M D, D D Reed and G D Mroz. 1990. Stand development and economic analysis of alternative cutting methods in northern hardwoods. Northern Journal of Applied Forestry 7: 153-158.
Hseu, J-S and J
Buongiorno. 1997. Financial performance of maple-birch stands in Wisconsin: Value growth rate versus equivalent annual income. Northern Journal of Applied Forestry 14(2): 59-66.
Lu, H and J
Buongiorno. 1993. Long- and short-term effects of alternative cutting regimes on economic returns and ecological diversity in mixed-species forests. Forest Ecology and Management 58: 173-192.
Miller, G W. 1993. Financial aspects of partial cutting practices in Central Appalachian hardwoods. Northeastern Forest Experiment Station Research Paper NE-673.
Niese, J N, T F Strong and G G
Erdmann. 1995. Forty years of alternative management practices in second-growth, pole-size northern hardwoods. II. Economic evaluation. Canadian Journal of Forest Research 25: 1180-1188.
Solomon, D S and W B Leak. 1986. Simulated yields for managed northern hardwood stands. Northeast Forest Experiment Station Research Paper NE-578.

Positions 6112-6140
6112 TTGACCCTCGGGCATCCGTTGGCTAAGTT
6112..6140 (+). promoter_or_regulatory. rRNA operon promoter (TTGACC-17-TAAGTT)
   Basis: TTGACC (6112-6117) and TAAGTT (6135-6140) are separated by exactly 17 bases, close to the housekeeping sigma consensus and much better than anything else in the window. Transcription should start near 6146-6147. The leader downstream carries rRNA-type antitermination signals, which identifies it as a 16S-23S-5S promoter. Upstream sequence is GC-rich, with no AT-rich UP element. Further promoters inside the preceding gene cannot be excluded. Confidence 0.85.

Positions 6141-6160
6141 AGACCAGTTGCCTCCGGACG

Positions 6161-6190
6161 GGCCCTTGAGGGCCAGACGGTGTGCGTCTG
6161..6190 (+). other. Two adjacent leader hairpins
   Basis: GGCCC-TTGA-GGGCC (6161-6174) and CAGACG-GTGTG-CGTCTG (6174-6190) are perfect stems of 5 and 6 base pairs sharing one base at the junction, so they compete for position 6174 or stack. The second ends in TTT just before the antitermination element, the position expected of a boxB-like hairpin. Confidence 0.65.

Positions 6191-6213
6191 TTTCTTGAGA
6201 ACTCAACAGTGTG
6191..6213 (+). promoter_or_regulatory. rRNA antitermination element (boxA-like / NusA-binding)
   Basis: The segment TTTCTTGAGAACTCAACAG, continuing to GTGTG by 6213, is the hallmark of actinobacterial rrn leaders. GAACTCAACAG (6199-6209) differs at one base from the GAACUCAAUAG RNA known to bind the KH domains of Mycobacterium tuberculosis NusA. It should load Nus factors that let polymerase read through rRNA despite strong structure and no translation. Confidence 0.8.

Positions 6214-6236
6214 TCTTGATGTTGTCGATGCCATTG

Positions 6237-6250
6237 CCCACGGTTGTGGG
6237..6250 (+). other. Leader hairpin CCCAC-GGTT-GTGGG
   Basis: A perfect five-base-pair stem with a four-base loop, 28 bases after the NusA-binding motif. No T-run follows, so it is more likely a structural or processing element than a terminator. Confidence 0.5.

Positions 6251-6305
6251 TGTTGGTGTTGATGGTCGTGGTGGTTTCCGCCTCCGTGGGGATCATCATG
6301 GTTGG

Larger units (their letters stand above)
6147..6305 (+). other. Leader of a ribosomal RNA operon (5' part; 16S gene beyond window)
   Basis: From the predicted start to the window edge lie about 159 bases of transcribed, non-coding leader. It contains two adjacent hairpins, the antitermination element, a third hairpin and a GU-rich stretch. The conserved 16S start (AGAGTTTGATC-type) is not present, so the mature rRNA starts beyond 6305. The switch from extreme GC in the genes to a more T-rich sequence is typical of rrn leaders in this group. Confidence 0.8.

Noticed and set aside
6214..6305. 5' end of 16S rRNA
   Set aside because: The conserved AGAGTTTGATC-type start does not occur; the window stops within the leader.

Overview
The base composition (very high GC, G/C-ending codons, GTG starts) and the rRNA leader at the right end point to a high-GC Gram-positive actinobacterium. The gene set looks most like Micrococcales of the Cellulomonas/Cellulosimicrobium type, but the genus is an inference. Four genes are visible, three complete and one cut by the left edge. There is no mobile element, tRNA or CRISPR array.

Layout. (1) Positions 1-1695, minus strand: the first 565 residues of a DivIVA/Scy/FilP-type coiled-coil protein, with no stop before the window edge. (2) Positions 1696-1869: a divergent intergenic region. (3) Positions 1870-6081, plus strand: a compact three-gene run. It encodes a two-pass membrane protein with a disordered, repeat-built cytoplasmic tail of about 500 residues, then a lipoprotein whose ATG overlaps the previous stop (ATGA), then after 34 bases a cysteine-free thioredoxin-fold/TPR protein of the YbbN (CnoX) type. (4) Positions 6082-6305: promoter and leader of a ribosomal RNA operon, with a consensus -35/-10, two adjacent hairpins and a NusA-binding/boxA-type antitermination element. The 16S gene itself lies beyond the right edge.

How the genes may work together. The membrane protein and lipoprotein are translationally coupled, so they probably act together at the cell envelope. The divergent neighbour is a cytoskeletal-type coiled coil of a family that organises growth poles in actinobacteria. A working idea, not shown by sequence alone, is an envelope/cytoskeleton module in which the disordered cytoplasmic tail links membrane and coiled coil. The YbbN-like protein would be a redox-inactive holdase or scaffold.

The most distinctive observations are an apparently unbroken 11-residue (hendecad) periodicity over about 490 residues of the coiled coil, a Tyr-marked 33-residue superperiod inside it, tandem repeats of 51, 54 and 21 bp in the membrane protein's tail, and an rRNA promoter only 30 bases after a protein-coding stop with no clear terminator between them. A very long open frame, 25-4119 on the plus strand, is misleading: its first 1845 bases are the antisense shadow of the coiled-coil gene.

NOTES: The above-referenced studies are the
only ones for the Northeast (as defined by the USFS, which includes the Midwest). All of these studies are for hardwood stands under uneven-aged, sustained yield management. While there are
significant differences in forest types among the different states, site indexes are quite comparable as are stand productivities. The West Virginia stands are more productive than our stands.
However, the relationship between yields on heavily cut and well-managed stands should be about the same for all states and stands. Therefore the actual numbers in the $ per acre columns are less
relevant than the ratios between them for the different treatments. Stumpage prices have increased significantly since the years for the prices reported in the studies. See